The Mobile Mexican Magnate: How Carlos Slim Helu Got His Start

He has been called the Warren Buffett of Latin America, but on the most recent Forbes list of the world’s richest people, the Mexican born Carlos Slim Helu bumped the great American investor down to third spot. With an estimated net worth of $53 billion, Helu is now the second richest person in the world, and just $3 billion behind Bill Gates. He is known for never cracking a smile, but Helu’s current monopoly over the telecommunications industry in Mexico must surely make him one happy businessman. With his hands now in all of the retail, banking and insurance, technology, and auto parts manufacturing industries, Helu shows no signs of slowing down.

Helu has come a long way from where he started off. Born on January 28, 1940 in Mexico City, Helu was the fifth of six children to Lebanese immigrant parents Julian Slim (née Yusef Salim) Haddad and Linda Helu. In 1902, in an attempt to avoid the military draft, Julian fled the Ottoman Empire and wound up in Mexico. Eight years later, the Mexican Revolution unleashed itself throughout the country, during which time nearly one in every 15 Mexicans would be killed. But, not Julian.

Helu’s father opened a general store in 1911 in Mexico City’s central district. While others were warning him to leave the violence, Julian insisted on staying. He purchased prime real estate at rock bottom prices in the Zocalo district as others quickly and eagerly sold all they could. It was a gamble that paid off in the end, and a lesson his young son would always carry with him.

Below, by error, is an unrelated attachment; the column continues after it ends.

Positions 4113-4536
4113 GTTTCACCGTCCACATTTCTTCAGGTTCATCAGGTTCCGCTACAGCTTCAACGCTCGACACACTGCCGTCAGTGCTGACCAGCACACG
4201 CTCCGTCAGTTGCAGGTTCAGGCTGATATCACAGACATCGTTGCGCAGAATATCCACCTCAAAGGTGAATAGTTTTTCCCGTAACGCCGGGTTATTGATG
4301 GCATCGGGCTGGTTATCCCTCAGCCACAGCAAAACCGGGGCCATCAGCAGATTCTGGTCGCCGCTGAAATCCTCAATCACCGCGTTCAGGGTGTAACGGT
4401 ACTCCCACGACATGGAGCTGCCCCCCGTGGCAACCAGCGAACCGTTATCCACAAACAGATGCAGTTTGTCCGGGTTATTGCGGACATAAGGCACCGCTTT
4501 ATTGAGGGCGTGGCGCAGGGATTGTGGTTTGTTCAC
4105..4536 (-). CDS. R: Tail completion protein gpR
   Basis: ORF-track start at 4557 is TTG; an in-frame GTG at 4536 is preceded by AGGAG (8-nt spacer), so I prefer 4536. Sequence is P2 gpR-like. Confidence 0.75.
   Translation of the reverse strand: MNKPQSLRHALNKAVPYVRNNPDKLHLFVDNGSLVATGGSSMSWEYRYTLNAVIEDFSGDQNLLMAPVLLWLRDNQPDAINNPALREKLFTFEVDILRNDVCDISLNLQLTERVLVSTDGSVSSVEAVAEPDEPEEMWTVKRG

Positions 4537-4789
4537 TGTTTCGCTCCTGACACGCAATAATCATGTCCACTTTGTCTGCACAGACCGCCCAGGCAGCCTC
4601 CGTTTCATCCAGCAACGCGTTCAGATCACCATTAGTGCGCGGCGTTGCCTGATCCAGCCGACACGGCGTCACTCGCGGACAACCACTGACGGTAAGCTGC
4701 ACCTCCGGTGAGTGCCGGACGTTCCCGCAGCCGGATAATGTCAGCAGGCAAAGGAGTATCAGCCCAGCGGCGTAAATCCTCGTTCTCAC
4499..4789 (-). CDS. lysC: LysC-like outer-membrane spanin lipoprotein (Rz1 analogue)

Helu’s business acumen began to develop at an early age. When he was just 11 years old, he invested in government savings bonds and kept a detailed ledger to track all of his purchases. By the time he was 15, he had become a part shareowner of the largest bank in Mexico.

Helu grew up to study engineering at the Universidad Nacional Autonoma de Mexico., graduating in 1961. However, he realized that his true calling was business and so a few years later, he set up a stock brokerage. Working 14-hour days, Helu slowly moved into the insurance industry. He was becoming a modest success, but it was not until the 1980s that Helu would make a real name for himself.

In 1982, Mexico found itself in the middle of a massive debt crisis. All the banks were struggling and everyone was trying to get out of the stock market as quickly as they could. Everyone, that is, except Helu, who decided there was no better time to pounce. He had learned the lesson of hunting for bargains from his father, and he was not about to let this opportunity pass him by. Helu quickly snapped up the cigarette distributor Cigatam, as well as a coffee and gift shop at rock bottom prices. However, it was his next acquisition that would become his greatest to date, and the one that would help Helu go down in the history books.

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